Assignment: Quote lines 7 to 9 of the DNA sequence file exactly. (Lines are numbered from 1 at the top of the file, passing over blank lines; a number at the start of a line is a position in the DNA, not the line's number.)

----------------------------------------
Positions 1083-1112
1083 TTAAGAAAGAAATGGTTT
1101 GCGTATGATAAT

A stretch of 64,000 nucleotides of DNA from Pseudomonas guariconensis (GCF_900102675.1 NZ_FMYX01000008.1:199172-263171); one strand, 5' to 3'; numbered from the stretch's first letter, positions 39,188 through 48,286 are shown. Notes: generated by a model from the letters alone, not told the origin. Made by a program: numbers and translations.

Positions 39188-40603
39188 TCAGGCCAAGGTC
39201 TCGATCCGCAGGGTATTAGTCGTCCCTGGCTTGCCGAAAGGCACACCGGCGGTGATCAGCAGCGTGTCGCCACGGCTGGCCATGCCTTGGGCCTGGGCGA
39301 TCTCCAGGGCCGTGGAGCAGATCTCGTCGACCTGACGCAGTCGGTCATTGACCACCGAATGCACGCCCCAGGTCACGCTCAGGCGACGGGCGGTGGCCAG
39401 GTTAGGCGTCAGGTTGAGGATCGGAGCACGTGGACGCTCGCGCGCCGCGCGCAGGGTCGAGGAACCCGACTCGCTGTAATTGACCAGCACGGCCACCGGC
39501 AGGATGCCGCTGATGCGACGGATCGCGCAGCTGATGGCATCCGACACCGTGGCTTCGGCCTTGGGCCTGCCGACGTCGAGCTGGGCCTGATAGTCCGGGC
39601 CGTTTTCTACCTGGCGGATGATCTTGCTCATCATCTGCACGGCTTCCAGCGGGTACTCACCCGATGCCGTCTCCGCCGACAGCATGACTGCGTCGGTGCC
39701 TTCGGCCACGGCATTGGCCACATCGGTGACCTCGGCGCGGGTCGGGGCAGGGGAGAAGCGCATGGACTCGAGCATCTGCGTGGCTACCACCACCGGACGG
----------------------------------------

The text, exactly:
39201 TCGATCCGCAGGGTATTAGTCGTCCCTGGCTTGCCGAAAGGCACACCGGCGGTGATCAGCAGCGTGTCGCCACGGCTGGCCATGCCTTGGGCCTGGGCGA
39301 TCTCCAGGGCCGTGGAGCAGATCTCGTCGACCTGACGCAGTCGGTCATTGACCACCGAATGCACGCCCCAGGTCACGCTCAGGCGACGGGCGGTGGCCAG
39401 GTTAGGCGTCAGGTTGAGGATCGGAGCACGTGGACGCTCGCGCGCCGCGCGCAGGGTCGAGGAACCCGACTCGCTGTAATTGACCAGCACGGCCACCGGC